That Tesla buyers are mostly men and mostly rich doesn’t come as much of a surprise. The car is pricey – ranging in cost from $35,000 to $124,000 before tax incentives – and the marketing skews masculine. That a majority of buyers of all plug-in electric vehicles (PEV) in California are male comes as more of a surprise. But that’s one of the findings of a new study based on survey responses co-authored by Scott Hardman, a post-doctoral researcher at the UC Davis Institute for Transportation Studies. Hardman, who reported on the study during this week’s Roadmap 12 EV conference, said 49 percent of PEV buyers in the state were so-called “high-income” (those who earned more than $252,000 annually and owned their home), and only 24 percent of those high income buyers were women. The second-largest group of buyers – at 26 percent – earned an average of $127,000 annually, and only 26 percent in that category were women. An even smaller proportion of women, 22 percent, were Tesla owners.
Interestingly, gender equity increased lower down on the income ladder – 48 percent of PEV owners who fell into a category defined as “middle income renters” were female. “I don’t know why so few women purchase EVs,” Hardman puzzled with FreightWaves after his talk. “It’s something we need to look into.”
One thing is certain: Since only 3.6 percent of California’s population falls into the high-income category, that group will not continue to be the largest group of PEV adopters. “The high income cluster will be saturated,” Hardman said.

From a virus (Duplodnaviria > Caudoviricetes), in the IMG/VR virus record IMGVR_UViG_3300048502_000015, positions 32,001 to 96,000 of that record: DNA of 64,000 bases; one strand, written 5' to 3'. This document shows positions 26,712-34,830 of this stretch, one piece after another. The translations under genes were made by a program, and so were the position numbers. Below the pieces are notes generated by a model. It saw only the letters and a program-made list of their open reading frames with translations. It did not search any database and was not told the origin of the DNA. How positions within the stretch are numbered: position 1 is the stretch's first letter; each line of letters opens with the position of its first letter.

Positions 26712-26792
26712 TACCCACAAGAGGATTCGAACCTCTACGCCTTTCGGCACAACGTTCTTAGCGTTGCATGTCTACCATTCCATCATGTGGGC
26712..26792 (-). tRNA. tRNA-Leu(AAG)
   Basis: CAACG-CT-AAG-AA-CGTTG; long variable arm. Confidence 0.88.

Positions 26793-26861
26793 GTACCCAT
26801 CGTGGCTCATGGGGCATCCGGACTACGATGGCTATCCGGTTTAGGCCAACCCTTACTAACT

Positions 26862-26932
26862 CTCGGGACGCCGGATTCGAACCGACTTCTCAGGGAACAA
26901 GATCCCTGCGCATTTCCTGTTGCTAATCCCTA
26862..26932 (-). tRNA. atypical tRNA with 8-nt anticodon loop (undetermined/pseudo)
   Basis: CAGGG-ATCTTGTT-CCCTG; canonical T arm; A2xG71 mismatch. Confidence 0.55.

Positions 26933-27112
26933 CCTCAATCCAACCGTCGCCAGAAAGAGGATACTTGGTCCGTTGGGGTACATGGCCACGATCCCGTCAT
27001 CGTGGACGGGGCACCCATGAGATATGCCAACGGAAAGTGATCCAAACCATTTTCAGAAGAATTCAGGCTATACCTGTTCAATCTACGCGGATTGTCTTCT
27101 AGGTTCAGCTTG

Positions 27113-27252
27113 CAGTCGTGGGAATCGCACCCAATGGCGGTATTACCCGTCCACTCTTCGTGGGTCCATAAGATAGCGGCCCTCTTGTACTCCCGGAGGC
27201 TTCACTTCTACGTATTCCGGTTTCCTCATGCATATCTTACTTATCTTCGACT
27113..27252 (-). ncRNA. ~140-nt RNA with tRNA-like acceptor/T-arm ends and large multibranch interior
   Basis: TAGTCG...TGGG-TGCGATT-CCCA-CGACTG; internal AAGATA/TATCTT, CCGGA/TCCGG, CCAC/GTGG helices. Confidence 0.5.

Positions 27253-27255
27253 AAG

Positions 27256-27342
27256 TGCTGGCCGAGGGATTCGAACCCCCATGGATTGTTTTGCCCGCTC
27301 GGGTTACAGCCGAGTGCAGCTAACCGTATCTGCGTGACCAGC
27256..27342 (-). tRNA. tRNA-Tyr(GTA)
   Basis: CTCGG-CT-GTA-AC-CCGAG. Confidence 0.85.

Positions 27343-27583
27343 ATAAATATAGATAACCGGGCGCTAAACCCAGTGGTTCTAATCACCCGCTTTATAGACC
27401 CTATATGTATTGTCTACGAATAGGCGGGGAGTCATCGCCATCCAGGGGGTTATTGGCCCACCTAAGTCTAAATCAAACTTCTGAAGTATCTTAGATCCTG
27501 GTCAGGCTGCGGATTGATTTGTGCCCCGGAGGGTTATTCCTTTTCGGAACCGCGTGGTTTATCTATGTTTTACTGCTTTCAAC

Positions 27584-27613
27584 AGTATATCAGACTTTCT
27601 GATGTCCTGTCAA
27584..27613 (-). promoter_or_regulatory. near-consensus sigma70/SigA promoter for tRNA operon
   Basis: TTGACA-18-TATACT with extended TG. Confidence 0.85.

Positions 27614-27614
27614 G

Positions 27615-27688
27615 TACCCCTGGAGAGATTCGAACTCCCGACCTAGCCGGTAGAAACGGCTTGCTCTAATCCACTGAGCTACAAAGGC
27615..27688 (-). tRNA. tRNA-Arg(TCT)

Did you know?
The Los Angeles CleanTech Incubator is planning to pilot a last-mile zero emission area, where only zero emission vehicles are allowed to pickup/drop off parcels. The team is currently working to identify a suitable location.
“You have a right to go into a dealership and be sold an EV, rather than a gas car.”
In other news
Zero-waste online supermarket Good Club crowdfunds $500K
The grocer aims to become the world’s first zero-waste online supermarket. (Ecommercenews)
Uber eyes acquisition of Mighty AI for self-driving car effort
The potential deal is another sign of a looming shakeout in the self-driving car field. (TheInformation)
Seattle cuts the number of Lime and Jump bikes allowed on the streets
The cuts penalize companies for not reporting improperly parked bikes. (Seattle Times)
Oregon State University launches research center focused on hemp
The Global Hemp Innovation Center will help accountability by standardizing U.S. hemp for a global market. (Oregonlive)
Supporters and opponents of Oregon’s cap-and-trade bill are on tenterhooks this week. The controversial bill passed the Oregon House on June 17, and a vote is expected this week in the Oregon Senate. If the legislation passes, Oregon will be only the second state after California to implement a cap-and-trade carbon emissions plan.
Hammer down, everyone!